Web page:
Mike: That absolutely makes sense. I’m interested actually now, we’ve talked a lot about Outfunnel, and you integrate with all sorts of products, from MailChimp up to Salesforce. So who do you think you’re really designed for? Is it designed for a particular size company or people with particular problems? Where do you think you fit in the market? And the question everybody’s wondering as well is, what does it look like in terms of pricing for the products?

Andrus: So I think we are targeting larger, there’s a term which I don’t love, but I use it a lot nevertheless. So SMBs, so small and medium businesses. So we’re targeted at SMBs. Some are solopreneurs, so about 1% each. Some are very large companies, but I think our sweet spot is 10 to 200 people in the company. And then the company would need to have a marketing function or team and a sales function team. If a company only has a sales team, let’s say, I don’t know, if you’re selling to government, you don’t really do much marketing. You don’t need your marketing and sales data to be joined, then there’s less relevance for us. If you work in e-commerce, you’re mostly doing advertising, there’s no sales team. There’s no need for something called funder. There’s no need to unite your data. But yeah, I think companies where The sales team, marketing team, which are medium-sized, and then where sales and marketing need to work together, that’s where usually there’s a bigger data integration need. And then these companies tend to want to sync up their sales and marketing data.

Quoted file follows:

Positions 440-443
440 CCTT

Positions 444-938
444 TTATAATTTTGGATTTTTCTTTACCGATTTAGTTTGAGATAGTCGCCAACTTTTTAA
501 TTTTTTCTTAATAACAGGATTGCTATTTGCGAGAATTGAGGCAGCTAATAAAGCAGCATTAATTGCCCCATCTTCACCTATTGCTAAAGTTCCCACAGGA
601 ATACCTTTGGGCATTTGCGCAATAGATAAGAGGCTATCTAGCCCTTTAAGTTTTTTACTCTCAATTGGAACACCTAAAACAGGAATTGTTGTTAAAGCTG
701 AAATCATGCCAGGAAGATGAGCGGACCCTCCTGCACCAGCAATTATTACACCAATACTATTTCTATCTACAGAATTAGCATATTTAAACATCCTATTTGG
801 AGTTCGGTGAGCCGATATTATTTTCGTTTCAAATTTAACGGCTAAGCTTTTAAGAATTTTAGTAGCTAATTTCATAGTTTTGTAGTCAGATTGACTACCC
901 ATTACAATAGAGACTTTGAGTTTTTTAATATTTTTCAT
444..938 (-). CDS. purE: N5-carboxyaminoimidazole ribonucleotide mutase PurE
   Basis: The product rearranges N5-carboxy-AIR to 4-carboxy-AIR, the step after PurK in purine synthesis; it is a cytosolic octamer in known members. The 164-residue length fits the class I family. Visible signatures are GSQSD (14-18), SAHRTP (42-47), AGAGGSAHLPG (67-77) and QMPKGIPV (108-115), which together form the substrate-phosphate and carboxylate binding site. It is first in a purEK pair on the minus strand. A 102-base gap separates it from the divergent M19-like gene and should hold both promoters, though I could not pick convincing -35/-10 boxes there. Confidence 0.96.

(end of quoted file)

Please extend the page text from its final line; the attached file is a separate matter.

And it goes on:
Mike: Perfect. That’s really clear, and I’m sure really helpful for listeners to work out, you know, where you sit in the market. I really appreciate your time, Andrus. I’d just like to ask, there’s a couple of questions we like to ask everybody who guests on the podcast. And the first thing is to know, what’s the best bit of marketing advice you’ve ever been given?

Andrus: That’s a very good question. And I thought about it hard, but then the best advice I’ve given depends on where I’ve been in my career and what stage the company has been. So there’s no, I think there’s no universal advice in marketing other than talk to your customers. Everything else depends on the stage of your company. the budget of your company and then how your customers buy. So I would say talk to customers. They will tell you how they want to buy, which I think is a good guideline for how you should market.